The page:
“When coming from under the influence of this narcotic, these victims present the most horrible condition imaginable. They are dispossessed of their natural and normal will power, and their mentality is that of idiots. If this drug is indulged in to any great extent, it ends in the untimely death of its addict.”
– MARAHUANA: THE NEW MENACE, MACLEAN’S MAGAZINE, 1920
As of October 17th, 2018, cannabis will be legal in Canada for the first time in 95 years.
After nearly a century, and tens of billions of dollars — an approach that a Canadian Senate report recently likened to “throwing money down the drain” — the country’s war on recreational marijuana is finally over. But in many ways, it’s fitting that Canada is the first G20 country to legalize cannabis. After all, we were the first to ban it.
It all started with a riot. For the 40 years following Confederation, narcotic drugs were legal in Canada; morphine and other opiates were available by prescription, and could be purchased from most local pharmacies. Patent medicines (like Coca-Cola, then sold as a “nerve tonic”) were completely unregulated; containing substances like cocaine, heroin, or cannabis, they were widely available for purchase, and were advertised as being able to treat a variety of medical conditions.
But all of that changed in 1908 thanks to two factors: Vancouver and racism.
Anti-asian sentiment was already commonplace in turn-of-the-century Vancouver; not only were Chinese-Canadians subject to serious political and economic indignities, they were also blamed for a variety of social ills — everything from taking jobs away from hard-working white people, to encouraging gambling and drug use. And, one September night in 1907, that long-simmering anti-Chinese sentiment boiled over. Roughly 800 people, organized by a group calling themselves the Asiatic Exclusion League gathered at City Hall, and, whipped into a frenzy by several inflammatory speeches, took to the streets of Chinatown, smashing the windows of every Chinese-owned business they could find.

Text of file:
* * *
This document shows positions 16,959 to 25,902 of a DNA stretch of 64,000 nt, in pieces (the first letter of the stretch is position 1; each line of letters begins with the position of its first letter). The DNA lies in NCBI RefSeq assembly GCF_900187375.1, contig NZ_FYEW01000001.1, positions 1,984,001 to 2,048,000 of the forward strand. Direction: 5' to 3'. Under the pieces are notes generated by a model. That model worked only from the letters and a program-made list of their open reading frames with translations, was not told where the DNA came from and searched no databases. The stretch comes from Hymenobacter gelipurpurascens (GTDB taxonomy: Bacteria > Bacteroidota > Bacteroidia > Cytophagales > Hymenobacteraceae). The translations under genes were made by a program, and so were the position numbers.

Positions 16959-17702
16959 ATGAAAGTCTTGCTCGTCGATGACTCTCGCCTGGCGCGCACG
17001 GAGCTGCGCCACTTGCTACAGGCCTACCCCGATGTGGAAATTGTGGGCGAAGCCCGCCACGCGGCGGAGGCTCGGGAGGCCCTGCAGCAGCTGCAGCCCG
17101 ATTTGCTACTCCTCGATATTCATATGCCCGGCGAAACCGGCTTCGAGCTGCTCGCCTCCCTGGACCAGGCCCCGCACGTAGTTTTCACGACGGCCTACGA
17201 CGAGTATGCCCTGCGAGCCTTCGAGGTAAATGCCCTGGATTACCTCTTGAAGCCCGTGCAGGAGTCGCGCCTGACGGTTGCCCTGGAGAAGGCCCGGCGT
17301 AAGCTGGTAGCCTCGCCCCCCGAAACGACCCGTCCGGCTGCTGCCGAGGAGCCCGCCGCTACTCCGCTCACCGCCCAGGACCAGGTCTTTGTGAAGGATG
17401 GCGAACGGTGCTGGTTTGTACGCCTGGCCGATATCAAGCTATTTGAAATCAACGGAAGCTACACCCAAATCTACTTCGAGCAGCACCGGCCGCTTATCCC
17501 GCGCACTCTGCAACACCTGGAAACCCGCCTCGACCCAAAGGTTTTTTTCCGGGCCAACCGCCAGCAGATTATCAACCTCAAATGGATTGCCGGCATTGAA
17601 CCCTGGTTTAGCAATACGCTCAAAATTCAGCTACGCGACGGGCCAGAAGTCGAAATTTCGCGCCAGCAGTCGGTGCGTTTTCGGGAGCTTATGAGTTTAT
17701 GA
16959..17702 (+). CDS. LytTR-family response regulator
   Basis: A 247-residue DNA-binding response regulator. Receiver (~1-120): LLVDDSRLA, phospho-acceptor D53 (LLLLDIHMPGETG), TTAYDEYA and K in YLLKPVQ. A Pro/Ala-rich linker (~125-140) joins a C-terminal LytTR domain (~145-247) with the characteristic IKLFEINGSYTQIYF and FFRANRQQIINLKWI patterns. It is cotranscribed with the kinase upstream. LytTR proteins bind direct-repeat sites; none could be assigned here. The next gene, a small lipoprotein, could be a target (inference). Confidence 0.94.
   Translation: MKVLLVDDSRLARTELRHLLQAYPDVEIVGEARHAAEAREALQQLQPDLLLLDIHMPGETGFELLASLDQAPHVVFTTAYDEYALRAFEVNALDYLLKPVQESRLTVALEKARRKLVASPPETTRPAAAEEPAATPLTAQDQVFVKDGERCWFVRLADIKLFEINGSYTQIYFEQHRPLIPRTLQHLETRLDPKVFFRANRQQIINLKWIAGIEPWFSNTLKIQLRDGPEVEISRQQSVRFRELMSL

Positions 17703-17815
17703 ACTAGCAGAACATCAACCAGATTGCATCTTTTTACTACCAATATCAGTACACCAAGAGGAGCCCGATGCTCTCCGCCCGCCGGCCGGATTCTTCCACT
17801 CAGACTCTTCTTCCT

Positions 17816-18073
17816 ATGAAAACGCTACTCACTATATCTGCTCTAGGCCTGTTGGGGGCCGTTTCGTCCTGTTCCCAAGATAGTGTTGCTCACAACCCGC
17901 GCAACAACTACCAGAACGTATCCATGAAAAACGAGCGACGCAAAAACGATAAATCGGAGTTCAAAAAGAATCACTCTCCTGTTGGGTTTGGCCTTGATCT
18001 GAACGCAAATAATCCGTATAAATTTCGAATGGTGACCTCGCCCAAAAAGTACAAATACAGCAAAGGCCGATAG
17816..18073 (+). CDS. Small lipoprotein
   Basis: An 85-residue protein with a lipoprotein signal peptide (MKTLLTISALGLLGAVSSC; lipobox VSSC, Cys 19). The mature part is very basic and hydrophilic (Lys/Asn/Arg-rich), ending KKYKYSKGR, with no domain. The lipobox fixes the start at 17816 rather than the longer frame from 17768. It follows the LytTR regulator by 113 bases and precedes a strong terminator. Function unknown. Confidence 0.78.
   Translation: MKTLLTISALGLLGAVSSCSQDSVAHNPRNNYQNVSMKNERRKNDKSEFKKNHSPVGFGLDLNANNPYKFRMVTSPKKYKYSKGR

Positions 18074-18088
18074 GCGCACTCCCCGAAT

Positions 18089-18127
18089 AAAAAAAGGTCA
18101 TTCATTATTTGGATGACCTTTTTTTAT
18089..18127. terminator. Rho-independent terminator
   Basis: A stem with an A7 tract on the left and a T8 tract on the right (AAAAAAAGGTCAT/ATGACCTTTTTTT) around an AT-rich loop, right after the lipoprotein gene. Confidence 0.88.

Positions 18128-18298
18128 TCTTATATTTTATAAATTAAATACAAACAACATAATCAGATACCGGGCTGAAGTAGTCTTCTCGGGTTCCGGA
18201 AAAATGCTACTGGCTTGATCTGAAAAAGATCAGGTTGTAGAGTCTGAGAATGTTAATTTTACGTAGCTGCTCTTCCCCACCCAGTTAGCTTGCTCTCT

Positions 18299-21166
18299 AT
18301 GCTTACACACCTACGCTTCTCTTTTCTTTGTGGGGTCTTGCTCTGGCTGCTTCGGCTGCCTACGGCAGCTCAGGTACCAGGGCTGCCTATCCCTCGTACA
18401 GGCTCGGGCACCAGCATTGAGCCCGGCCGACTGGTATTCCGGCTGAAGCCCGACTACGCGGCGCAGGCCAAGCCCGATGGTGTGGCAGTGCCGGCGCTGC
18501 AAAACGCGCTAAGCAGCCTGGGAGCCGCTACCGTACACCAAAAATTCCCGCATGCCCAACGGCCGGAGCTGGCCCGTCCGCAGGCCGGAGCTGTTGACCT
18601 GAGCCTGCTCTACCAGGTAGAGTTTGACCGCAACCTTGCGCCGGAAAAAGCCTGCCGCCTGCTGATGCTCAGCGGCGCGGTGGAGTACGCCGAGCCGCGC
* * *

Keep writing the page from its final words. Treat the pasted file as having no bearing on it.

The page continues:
“When the rioters got through with Chinatown, it looked like a wreck,” the Vancouver Daily World reported, the following day. “Every Chinese window was broken.”
The riot made national headlines. And once the smoke cleared, then-Deputy Secretary of Labour William Lyon Mackenzie King was dispatched from Ottawa to investigate. When King arrived, he was surprised to find two opium manufacturers listed among those seeking restitution. And as he continued his investigation, he discovered, with mounting horror, that these manufacturers “sold to white people as well as Chinese.” Prior to 1900, the smoking of opium was viewed as specifically a Chinese-Canadian vice, and was thus largely ignored. However, the corruption of white youth – and in particular, white womanhood – was a different matter altogether.
“The Chinese with whom I converse on this subject assured me that almost as much opium was sold to white people as Chinese,” King wrote, in his July 1908 report, “and the habit of opium smoking was making headway, not only among white men and boys, but also among women and girls.”